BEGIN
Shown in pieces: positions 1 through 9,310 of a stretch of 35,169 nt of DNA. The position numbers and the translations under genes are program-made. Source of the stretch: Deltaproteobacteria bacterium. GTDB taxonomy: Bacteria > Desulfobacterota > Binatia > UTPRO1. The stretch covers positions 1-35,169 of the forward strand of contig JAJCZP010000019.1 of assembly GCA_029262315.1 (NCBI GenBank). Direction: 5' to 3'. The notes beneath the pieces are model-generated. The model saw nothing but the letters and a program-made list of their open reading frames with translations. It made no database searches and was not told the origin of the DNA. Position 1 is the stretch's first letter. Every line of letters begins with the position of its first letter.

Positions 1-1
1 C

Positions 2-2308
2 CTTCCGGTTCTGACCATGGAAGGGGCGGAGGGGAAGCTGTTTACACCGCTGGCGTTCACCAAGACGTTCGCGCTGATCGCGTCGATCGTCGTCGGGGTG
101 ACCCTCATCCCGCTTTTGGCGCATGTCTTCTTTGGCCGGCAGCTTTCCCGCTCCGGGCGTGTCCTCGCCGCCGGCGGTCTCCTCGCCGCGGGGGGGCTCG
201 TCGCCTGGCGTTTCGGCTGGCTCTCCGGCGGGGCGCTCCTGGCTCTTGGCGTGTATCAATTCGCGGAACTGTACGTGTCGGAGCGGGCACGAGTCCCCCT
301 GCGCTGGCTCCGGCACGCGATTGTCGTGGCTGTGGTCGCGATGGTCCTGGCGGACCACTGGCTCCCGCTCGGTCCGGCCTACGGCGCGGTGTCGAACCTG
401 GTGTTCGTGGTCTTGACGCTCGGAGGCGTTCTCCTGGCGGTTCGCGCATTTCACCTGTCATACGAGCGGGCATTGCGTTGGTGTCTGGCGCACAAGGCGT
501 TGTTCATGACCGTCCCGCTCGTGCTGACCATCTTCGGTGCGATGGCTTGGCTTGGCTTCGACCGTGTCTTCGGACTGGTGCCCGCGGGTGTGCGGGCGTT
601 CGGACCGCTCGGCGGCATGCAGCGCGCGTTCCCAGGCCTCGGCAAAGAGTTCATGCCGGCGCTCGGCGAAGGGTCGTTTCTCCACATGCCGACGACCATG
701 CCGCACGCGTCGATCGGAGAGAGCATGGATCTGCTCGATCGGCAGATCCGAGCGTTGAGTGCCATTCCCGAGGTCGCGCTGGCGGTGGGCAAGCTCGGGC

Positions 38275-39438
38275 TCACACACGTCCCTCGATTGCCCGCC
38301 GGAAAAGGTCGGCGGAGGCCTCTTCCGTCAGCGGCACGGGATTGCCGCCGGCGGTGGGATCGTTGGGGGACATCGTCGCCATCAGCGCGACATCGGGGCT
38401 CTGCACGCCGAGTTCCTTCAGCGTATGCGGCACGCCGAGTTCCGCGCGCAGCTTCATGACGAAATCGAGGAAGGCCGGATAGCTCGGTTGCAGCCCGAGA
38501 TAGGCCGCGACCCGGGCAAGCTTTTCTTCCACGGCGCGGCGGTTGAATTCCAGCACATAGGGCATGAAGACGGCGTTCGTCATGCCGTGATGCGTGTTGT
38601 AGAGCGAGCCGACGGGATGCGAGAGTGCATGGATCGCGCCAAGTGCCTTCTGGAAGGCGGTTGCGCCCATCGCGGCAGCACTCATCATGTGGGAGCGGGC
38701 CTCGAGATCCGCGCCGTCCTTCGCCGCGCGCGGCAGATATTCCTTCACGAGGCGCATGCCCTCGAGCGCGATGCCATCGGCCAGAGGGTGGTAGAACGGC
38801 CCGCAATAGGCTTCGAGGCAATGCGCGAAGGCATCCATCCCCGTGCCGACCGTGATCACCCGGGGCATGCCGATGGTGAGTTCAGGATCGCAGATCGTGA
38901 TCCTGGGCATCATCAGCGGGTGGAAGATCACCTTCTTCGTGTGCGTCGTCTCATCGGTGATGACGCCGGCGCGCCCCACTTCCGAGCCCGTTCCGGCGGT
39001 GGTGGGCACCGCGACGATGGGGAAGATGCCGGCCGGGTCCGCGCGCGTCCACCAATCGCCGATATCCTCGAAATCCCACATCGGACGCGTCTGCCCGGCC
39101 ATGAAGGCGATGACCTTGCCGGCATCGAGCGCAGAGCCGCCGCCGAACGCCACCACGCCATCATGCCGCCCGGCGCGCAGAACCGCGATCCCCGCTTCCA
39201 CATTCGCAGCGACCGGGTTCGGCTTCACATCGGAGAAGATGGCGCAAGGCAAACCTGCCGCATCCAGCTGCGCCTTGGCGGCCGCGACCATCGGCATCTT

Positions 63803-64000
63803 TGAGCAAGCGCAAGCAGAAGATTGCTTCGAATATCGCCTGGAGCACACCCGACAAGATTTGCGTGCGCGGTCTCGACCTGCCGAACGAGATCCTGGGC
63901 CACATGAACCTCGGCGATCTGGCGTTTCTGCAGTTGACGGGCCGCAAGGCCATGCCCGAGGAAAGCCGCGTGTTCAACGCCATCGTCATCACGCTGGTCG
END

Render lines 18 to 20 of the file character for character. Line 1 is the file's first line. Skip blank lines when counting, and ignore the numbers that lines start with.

38601 AGAGCGAGCCGACGGGATGCGAGAGTGCATGGATCGCGCCAAGTGCCTTCTGGAAGGCGGTTGCGCCCATCGCGGCAGCACTCATCATGTGGGAGCGGGC
38701 CTCGAGATCCGCGCCGTCCTTCGCCGCGCGCGGCAGATATTCCTTCACGAGGCGCATGCCCTCGAGCGCGATGCCATCGGCCAGAGGGTGGTAGAACGGC
38801 CCGCAATAGGCTTCGAGGCAATGCGCGAAGGCATCCATCCCCGTGCCGACCGTGATCACCCGGGGCATGCCGATGGTGAGTTCAGGATCGCAGATCGTGA